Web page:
I have a CPU heavy data mining job that's parallelizable. Each job run takes ~10 minutes. The job isn't heavy in IO, it's mostly heavy in CPU compute. I have a 32-core rig with 2 threads per core and hyperthreading.

My first question is whether it's optimal to run 32 or 64 jobs in parallel? My second question is what per-job performance hit will I expect when I go from 32 jobs in parallel to 64 jobs (assume that IO isn't a bottleneck)?

Architecture:        x86_64
CPU op-mode(s):      32-bit, 64-bit
Byte Order:          Little Endian
CPU(s):              32
On-line CPU(s) list: 0-31
Thread(s) per core:  2
Core(s) per socket:  8
Socket(s):           2
NUMA node(s):        2
Vendor ID:           GenuineIntel
CPU family:          6
Model:               45
Model name:          Intel(R) Xeon(R) CPU E5-2680 0 @ 2.70GHz
Stepping:            7
CPU MHz:             3092.334
CPU max MHz:         3500.0000
CPU min MHz:         1200.0000
BogoMIPS:            5386.65
Virtualisation:      VT-x
L1d cache:           32K
L1i cache:           32K
L2 cache:            256K
L3 cache:            20480K
NUMA node0 CPU(s):   0-7,16-23
NUMA node1 CPU(s):   8-15,24-31
Flags:               fpu vme de pse tsc msr pae mce cx8 apic sep mtrr pge mca cmov pat pse36 clflush dts acpi mmx fxsr sse sse2 ss ht tm pbe syscall nx pdpe1gb rdtscp lm constant_tsc arch_perfmon pebs bts rep_good nopl xtopology nonstop_tsc cpuid aperfmperf pni pclmulqdq dtes64 monitor ds_cpl vmx smx est tm2 ssse3 cx16 xtpr pdcm pcid dca sse4_1 sse4_2 x2apic popcnt tsc_deadline_timer aes xsave avx lahf_lm epb pti ssbd ibrs ibpb stibp tpr_shadow vnmi flexpriority ept vpid xsaveopt dtherm ida arat pln pts md_clear flush_l1d

Intel statistics say that using the two threads of a core results in 30% more throughput. So to get as much CPU power as possible, you can run as many jobs as there are threads, which is 64 in your case.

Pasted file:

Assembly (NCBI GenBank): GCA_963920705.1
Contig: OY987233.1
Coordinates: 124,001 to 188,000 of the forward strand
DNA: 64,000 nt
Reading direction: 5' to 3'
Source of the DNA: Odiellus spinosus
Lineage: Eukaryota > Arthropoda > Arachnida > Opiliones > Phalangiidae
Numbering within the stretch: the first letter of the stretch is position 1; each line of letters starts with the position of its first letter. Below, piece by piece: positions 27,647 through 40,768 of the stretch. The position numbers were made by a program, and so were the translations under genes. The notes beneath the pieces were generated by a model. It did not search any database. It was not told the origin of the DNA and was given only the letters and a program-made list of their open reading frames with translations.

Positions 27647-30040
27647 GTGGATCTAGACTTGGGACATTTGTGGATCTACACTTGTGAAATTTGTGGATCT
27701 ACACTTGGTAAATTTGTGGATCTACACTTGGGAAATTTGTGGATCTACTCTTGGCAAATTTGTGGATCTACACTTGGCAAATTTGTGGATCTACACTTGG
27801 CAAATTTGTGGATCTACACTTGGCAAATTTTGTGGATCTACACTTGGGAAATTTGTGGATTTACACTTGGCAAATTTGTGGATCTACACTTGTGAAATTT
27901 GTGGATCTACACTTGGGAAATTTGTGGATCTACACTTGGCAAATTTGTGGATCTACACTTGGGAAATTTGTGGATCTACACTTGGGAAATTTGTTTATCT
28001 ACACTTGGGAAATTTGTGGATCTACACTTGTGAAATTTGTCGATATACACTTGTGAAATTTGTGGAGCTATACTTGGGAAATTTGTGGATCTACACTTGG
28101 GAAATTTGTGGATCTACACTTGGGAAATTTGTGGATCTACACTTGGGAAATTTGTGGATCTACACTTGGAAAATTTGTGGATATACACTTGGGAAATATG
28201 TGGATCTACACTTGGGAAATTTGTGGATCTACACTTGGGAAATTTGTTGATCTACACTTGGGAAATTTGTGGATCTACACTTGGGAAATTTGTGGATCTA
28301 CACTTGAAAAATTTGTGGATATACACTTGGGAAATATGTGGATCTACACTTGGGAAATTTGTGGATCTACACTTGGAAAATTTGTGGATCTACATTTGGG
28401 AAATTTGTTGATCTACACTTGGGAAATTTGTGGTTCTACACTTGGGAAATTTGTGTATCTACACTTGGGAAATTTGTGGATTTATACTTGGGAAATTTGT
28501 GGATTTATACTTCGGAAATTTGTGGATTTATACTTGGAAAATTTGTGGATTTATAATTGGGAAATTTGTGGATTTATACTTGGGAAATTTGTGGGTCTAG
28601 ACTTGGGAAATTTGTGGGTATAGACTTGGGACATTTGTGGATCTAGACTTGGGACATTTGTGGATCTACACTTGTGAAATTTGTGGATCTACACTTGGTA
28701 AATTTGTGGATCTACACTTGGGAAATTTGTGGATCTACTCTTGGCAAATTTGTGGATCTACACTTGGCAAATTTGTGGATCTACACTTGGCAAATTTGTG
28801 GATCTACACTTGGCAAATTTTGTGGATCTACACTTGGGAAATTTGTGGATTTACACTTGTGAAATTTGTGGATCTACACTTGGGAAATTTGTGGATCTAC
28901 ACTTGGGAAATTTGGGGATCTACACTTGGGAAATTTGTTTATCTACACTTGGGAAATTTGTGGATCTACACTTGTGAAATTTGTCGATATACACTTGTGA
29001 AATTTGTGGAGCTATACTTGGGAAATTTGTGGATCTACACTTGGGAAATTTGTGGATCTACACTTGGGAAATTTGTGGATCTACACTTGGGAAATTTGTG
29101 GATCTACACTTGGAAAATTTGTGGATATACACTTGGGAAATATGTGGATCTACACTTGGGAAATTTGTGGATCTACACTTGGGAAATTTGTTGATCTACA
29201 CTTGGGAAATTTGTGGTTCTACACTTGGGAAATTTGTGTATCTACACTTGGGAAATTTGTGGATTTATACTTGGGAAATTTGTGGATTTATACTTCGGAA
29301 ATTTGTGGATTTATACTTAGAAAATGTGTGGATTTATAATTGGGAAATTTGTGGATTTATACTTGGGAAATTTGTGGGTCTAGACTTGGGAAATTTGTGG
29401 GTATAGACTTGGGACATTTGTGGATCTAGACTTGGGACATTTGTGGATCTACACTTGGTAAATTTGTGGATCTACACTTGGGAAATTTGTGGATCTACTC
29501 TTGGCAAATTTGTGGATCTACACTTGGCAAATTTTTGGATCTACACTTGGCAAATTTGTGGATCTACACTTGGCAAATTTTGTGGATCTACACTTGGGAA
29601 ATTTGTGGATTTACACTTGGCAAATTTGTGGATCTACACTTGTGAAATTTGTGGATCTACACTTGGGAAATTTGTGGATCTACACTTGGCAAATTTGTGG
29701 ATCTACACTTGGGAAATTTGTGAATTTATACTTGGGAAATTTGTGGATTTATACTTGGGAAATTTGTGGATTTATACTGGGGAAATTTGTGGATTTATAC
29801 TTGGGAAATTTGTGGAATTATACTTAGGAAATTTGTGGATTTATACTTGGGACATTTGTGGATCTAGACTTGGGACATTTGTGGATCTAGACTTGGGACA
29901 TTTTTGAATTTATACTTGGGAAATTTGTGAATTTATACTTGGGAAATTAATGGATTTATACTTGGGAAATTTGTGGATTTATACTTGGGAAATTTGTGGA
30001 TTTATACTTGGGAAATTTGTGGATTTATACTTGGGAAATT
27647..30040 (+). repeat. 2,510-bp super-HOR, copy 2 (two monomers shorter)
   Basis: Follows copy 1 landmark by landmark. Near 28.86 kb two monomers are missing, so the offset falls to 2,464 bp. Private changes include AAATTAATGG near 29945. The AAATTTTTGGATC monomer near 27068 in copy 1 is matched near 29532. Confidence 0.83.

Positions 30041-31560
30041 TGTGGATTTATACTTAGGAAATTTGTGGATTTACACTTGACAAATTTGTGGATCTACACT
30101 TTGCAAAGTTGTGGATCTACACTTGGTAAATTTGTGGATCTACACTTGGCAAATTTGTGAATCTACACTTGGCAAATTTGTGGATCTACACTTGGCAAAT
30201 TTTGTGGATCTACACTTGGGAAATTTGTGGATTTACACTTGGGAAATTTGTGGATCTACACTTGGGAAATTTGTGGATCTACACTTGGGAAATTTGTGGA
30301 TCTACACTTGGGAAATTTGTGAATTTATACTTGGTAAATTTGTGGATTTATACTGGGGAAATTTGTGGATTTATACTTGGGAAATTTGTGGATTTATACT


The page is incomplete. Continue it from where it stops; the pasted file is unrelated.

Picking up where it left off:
I don't usually leave a core for use by the operating system, since its needs are rather modest in comparison.

However, that many threads executing causes much thread-switching, so could slow down the execution.

In short, you will have to experiment. The optimal number of jobs would be somewhere between 32 and 64, but it also depends on the nature of the task that you are running.

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Rule of thumb if you're running inside your own desktop OS & still needing to use it…

simultaneous jobs == (real cores - 1);

Any more & you are relying on the HT cores sharing 'nicely'.
The -1 is to give any other task somewhere to run. Personally, any task like that I would run in a VM set to use my physical core count, rather than share my working OS with it.

That way my desktop OS isn't unduly disturbed by the VM running hard.

If the machine has no other tasks, ymmv. I don't know your use-case.
I don't do data mining, but that would be for heavy video compression or code compiling.

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